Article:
Web Information Organization

UNC School of Information and Library Science, INLS 490-186, Spring 2012

January 10
Introduction & Overview

We meet one another, and I tell you what this class is going to be about.

January 12
History of the Web

It now seems hard to imagine a time before the Web, but it is less than a quarter-century old. Understanding why and how it was developed is key to understanding its current evolution.

To read before this class:

  1. History of the Web. Oxford Brookes University, 2002. PDF.

    A concise yet thorough history of the origins and development of the Web. Pay particular attention to Appendices C and D, in which Tim Berners-Lee outlines his proposal for the project that would become the Web.

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  2. Berners-Lee, Tim. “Enquire Within upon Everything; Tangles, Links, and Webs; info.cern.ch.” In Weaving the Web. San Francisco: Harper, 1999. PDF.

    This optional but short excerpt from Tim Berners-Lee’s book explains in his own words how the Web got started.

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January 17
Internet Architecture

The Web is built upon the Internet, so some basic knowledge of the Internet’s architecture is a prerequisite for understanding Web architecture.

To read before this class:

  1. Yanowitz, Jason. “Under the hood of the Internet: an overview of the TCP/IP protocol suite.” Crossroads 1, no. 1 (September 1994): 8–10. http://dx.doi.org/10.1145/197177.197182.

    A brief and accessible introduction to TCP/IP, the protocols used on the Internet.

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  2. Kessler, Gary C. “An Overview of TCP/IP Protocols and the Internet”, 2010. http://www.garykessler.net/library/tcpip.html.

    This memo provides a broad overview of the Internet and TCP/IP, with an emphasis on history, terms, and concepts. It is meant as a brief guide and starting point, referring to many other sources for more detailed information.

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  3. Leiner, Barry M, Vinton G Cerf, David D Clark, Robert E Kahn, Leonard Kleinrock, Daniel C Lynch, Jon Postel, Larry G Roberts, and Stephen Wolf. “A Brief History of the Internet.” arXiv:cs/9901011 (January 22, 1999). http://arxiv.org/abs/cs/9901011.

    Several founders of the Internet share their views of its origins and history. This history revolves around four distinct aspects: technological evolution, operations and management, social coordination, and commercialization.

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January 19
Web Architecture

Assignment #1 Web Archaeology  due

We can describe the basic architecture of the Web in terms of a set of components, connections between those components, and data transferred via these connections.

To read before this class:

  1. Berners-Lee, Tim. “Protocols.” In Weaving the Web. San Francisco: Harper, 1999. PDF.

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  2. Taylor, Richard N., Nenad Medvidovic, and Eric M. Dashofy. “The Architecture of the Web.” In Software Architecture: Foundations, Theory, and Practice. Hoboken, New Jersey: Wiley, 2010. PDF.

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  3. Wikipedia contributors. “Proxy server.” Wikipedia, The Free Encyclopedia, January 5, 2012. http://en.wikipedia.org/w/index.php?title=Proxy_server&oldid=469688674.

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  4. Wikipedia contributors. “Web cache.” Wikipedia, The Free Encyclopedia, September 10, 2011. http://en.wikipedia.org/w/index.php?title=Web_cache&oldid=449430080.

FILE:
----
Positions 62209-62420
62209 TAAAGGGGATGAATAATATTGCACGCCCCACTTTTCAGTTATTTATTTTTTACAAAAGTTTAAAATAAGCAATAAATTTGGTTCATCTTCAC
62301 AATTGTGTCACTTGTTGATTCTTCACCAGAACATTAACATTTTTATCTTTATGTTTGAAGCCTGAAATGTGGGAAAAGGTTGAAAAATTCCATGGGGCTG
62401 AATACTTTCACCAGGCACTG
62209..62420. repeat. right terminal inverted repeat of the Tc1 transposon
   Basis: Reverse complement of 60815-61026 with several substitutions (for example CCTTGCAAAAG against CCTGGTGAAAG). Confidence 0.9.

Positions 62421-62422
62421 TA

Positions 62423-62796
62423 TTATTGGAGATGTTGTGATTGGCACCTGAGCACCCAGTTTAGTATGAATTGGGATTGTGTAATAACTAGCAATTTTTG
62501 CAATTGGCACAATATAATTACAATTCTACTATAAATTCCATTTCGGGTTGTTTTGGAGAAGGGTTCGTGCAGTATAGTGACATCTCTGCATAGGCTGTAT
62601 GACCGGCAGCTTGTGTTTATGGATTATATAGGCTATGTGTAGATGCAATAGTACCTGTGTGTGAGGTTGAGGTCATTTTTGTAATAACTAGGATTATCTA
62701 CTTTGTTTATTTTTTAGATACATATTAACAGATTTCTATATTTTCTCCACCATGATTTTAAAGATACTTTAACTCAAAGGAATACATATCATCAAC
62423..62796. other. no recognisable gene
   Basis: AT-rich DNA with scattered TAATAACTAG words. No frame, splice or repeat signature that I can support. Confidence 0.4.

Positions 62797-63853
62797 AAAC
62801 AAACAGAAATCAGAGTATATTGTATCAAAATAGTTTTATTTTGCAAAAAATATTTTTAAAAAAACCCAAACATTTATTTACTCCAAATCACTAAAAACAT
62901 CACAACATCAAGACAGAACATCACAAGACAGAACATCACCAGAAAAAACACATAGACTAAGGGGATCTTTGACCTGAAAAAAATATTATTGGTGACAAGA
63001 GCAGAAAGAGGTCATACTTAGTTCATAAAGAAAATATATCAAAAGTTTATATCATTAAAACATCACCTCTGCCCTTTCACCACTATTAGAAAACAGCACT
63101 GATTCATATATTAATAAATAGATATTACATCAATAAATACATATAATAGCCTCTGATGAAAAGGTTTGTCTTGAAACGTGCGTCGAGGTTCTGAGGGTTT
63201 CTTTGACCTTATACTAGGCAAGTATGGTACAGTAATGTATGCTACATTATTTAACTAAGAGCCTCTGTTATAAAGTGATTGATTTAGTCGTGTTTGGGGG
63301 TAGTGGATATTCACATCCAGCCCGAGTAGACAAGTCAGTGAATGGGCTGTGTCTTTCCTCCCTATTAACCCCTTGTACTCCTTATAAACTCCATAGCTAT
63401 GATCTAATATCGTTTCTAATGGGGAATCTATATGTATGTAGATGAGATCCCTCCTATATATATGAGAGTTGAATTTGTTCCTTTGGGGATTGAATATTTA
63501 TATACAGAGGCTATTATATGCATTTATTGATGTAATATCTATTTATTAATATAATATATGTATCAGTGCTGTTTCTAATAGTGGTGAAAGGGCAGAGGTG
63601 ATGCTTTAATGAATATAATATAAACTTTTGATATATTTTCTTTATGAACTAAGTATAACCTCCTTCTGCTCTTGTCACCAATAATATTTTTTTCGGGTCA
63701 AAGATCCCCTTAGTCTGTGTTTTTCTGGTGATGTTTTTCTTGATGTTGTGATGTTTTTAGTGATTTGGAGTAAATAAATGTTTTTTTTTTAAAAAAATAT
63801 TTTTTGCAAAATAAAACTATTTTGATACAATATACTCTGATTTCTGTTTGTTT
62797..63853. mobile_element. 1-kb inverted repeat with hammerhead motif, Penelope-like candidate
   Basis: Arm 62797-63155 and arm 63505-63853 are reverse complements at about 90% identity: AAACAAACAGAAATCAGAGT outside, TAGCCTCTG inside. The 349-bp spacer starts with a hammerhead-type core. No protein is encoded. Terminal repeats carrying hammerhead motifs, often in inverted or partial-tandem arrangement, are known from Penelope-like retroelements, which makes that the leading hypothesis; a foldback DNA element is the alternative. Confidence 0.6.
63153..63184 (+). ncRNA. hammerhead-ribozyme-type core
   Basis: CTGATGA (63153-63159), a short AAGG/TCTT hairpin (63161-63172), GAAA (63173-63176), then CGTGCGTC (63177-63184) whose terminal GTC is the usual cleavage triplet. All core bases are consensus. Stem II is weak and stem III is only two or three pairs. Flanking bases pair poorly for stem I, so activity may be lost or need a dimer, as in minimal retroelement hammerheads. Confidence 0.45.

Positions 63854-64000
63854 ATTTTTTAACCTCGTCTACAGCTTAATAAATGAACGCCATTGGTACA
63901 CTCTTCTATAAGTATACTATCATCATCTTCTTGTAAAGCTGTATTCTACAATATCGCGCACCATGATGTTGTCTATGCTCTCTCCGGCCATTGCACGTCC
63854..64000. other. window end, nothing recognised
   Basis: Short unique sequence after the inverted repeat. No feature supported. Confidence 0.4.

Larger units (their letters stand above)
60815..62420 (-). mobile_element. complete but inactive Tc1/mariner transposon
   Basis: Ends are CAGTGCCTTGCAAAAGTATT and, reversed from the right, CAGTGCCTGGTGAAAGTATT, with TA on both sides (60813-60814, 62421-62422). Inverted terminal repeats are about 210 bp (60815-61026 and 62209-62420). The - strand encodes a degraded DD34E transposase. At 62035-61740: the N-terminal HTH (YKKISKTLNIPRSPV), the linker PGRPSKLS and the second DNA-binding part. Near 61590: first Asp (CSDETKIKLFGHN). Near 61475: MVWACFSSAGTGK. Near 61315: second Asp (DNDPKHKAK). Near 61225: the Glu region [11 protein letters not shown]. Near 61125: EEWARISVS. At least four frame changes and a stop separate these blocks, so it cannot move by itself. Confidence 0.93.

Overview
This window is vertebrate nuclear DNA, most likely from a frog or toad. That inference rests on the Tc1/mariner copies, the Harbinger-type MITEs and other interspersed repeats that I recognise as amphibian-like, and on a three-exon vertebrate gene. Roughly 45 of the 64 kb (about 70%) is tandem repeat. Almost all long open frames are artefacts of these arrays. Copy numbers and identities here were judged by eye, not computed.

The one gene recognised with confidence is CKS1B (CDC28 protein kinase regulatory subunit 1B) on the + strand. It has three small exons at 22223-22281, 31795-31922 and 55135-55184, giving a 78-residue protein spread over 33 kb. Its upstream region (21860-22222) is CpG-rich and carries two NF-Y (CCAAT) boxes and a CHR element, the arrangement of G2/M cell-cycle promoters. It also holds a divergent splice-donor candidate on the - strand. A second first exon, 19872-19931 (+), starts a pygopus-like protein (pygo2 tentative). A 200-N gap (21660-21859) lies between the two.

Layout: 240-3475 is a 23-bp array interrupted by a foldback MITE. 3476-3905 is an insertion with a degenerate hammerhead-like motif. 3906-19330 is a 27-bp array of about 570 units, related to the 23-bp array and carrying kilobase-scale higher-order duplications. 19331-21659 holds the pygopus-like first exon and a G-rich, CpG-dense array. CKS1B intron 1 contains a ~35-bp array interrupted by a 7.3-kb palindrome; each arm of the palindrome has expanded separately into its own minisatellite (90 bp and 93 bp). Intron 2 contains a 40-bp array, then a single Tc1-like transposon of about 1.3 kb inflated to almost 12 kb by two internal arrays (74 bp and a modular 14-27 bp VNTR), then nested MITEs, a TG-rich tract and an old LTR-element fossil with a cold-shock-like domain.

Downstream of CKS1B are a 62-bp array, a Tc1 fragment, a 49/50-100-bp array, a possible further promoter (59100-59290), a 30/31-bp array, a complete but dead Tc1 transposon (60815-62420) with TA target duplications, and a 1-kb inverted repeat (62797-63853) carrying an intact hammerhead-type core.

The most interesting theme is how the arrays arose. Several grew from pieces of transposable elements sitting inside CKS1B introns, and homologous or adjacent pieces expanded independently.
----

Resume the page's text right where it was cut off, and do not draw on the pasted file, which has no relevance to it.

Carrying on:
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January 24
Resources & Representations

To read before this class:

  1. Richardson, Leonard, and Sam Ruby. “Resources, URIs, Addressability, Representations.” In RESTful Web Services, 81-94. Sebastopol, California: O’Reilly, 2007. PDF.

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  2. W3C Technical Architecture Group. “Identification.” In Architecture of the World Wide Web, Volume One. W3C, 2004. http://www.w3.org/TR/webarch/#identification.

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  3. W3C Technical Architecture Group. “Interaction.” In Architecture of the World Wide Web, Volume One. W3C, 2004. http://www.w3.org/TR/webarch/#interaction.

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January 26
HTTP

To read before this class:

  1. Wikipedia contributors. “Hypertext Transfer Protocol.” Wikipedia, The Free Encyclopedia, January 24, 2012. http://en.wikipedia.org/w/index.php?title=Hypertext_Transfer_Protocol&oldid=473032175.

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January 31
Ryan sick

No class.

Assignment #2 URIs, Resources & Representations due

February 2
The Uniform Interface

To read before this class:

  1. Richardson, Leonard, and Sam Ruby. “The Uniform Interface.” In RESTful Web Services, 97-104. Sebastopol, California: O’Reilly, 2007. PDF.

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February 7
iConference

No class.

February 9
iConference

No class.

February 14
Hypermedia I

Assignment #3 Designing with the Uniform Interface  due

To read before this class:

  1. Richardson, Leonard, and Sam Ruby. “Statelessness, Links and Connectedness.” In RESTful Web Services, 86-91, 94-96. Sebastopol, California: O’Reilly, 2007. PDF.

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  2. Amundsen, Mike. “Understanding Hypermedia.” In Hypermedia APIs with HTML5 & Node, 1-34. Sebastopol, California: O’Reilly, 2011. PDF.

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February 16
Hypermedia II

The “workout” representation that we began designing in class can be found here.

To read before this class:

  1. Amundsen, Mike. “Designing the Microblog Media Type.” In Hypermedia APIs with HTML5 & Node, 95-110. Sebastopol, California: O’Reilly, 2011. PDF.

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February 21
Architectural Properties & Styles

To read before this class:

  1. Taylor, Richard N., Nenad Medvidovic, and Eric M. Dashofy. “Architectural Style.” In Software Architecture: Foundations, Theory, and Practice, 72-73. Hoboken, New Jersey: Wiley, 2010. PDF.

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  2. Fielding, Roy. “Network-based Application Architectures & Network-based Architectural Styles.” In Architectural Styles and the Design of Network-based Software Architectures, 24-60. Irvine, CA: University of California, Irvine, 2000. PDF.

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February 23
REpresentational State Transfer

To read before this class:

  1. Taylor, Richard N., Nenad Medvidovic, and Eric M. Dashofy. “The REpresentational State Transfer Style.” In Software Architecture: Foundations, Theory, and Practice, 416-422. Hoboken, New Jersey: Wiley, 2010. PDF.